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Valley Of Flowers - Day 1: Mumbai – Dehradun – Joshimath

by Payel Kundu on February 07, 2017

The name “Valley of Flower” pops up so often in travel blogs & sites that even before I knew it I had started unconsciously planning a trip to this beautiful valley. The plan finally materialized in last August. It was the best time to visit and we had a few holidays in one week. So we planned to fly north and travel further north to the valley.

The Route: Mumbai – Dehradun – Joshimath – Govindghat – Pulna – Ghangaria – Valley Of Flower


Day 1: Mumbai – Dehradun – Joshimath

Mumbai to Dehradun

As our first leg of journey, we chose to fly to Delhi and then Delhi to Dehradun. Often the preferred mode is to take train from Delhi to Haridwar or Dehradun, but we chose flight due to time limitation.

We started on Friday night, at 2:50 AM (technically Saturday) from Mumbai airport, prepared to have a long day ahead and probably even longer days to follow. We tried to catch as much sleep as possible in the flight before reaching Delhi at 5 in the morning.

Our flight to Dehradun was scheduled as 6 from the same terminal. So upon reaching Delhi we hurried towards arrival gates through domestic transfer. We had taken advantage of carrying rucksacks by not checking them in and carrying them as hand baggage. But as we first got glimpse of our next aircraft, we were not sure if it was such a good idea anymore. In short, it was tiny plane. It reminded more of a bus than a flight. Standing in the queue to board we could see inside the plane, that is how low it had been. As we got inside, we saw there were only 4 seats per row and a very narrow aisle. That was all fine, except there was no room for big rucksacks (higher than 50L) on the tray. We were asked to keep them in front of our seats.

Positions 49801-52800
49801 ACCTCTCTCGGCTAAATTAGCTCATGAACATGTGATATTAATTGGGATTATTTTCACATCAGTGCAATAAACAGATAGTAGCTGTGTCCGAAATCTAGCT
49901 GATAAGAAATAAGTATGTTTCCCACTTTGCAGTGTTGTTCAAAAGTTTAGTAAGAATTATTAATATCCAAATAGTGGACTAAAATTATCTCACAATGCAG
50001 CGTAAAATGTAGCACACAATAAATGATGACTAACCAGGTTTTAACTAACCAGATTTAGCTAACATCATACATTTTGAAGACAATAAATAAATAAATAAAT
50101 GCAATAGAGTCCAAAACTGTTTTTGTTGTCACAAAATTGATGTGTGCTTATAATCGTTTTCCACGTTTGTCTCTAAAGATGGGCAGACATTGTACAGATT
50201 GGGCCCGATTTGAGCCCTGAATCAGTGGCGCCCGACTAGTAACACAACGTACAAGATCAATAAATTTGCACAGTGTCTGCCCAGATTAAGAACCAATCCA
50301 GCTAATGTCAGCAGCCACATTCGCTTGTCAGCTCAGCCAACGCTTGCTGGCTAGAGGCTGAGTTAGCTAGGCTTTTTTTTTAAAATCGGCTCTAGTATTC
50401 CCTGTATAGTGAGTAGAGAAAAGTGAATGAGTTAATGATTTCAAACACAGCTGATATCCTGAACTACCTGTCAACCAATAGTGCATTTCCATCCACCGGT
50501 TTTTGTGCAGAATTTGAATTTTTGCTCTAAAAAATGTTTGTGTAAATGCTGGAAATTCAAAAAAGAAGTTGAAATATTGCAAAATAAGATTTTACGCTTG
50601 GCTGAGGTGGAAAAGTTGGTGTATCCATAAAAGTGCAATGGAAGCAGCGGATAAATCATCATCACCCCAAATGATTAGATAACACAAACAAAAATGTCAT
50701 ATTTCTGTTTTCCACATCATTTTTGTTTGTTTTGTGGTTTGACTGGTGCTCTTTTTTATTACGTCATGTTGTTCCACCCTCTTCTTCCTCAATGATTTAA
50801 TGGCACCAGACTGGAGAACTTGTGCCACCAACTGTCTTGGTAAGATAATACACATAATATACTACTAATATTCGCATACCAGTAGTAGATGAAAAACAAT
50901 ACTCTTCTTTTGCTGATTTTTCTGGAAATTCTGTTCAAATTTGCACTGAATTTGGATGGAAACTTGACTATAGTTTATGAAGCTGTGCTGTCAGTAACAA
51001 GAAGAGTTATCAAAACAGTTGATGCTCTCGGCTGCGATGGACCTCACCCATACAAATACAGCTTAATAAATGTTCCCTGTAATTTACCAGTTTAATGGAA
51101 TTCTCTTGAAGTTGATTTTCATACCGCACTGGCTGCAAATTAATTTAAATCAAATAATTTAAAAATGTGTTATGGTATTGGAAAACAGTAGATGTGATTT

So we sat in our seats with bags in front of our legs and waited for the flight to take off. After fixing some mechanical issue for more than an hour, flight finally took off and landed at Dehradun at 8:30 AM on Saturday.


Dehradun Airport

Dehradun is a small airport, as one can expect. There’s no need for a bus to carry you from the aircraft to main building. Getting out of the aircraft we walked straight to the building. Inside, there was a baggage belt on the left side and toilets on the right. We crossed the room and reached the other end where the exit gate was. There, by the right side of the gate, were two pre-paid taxi counters.

We checked tariff for Joshimath and was pleased to find it on the chart and within expected budget – 6k for a non a/c Indica. However that feeling didn’t last long. We were informed, to our dismay, that roads were blocked and no cars were going to Joshimath. Now, it was not completely out of the blue, road block is pretty much a regular affair during monsoon months in those areas. Nevertheless, the news managed to shock us. After a brief discussion, we decided to try our luck in Rishikesh again. So we hired a car for Rishikesh for 700 bucks and kicked-off our journey.


Dehradun to Joshimath

As we started in the hired car out of the airport, towards Rishikesh, we started conversing with our driver. First regular things and then we asked what had been really bothering us – the road ahead. He quickly dismissed any potential road block issue and informed us that there was no major concern on that side. We probably would have not felt much confidence on his information, but he also offered a driver who could take us there in the same rate as prepaid taxi.

We agreed to his offer immediately and after a bit of wait and a little detour, we could finally start our journey of 265 km of slithering roads to Joshimath at 9:30 in the morning.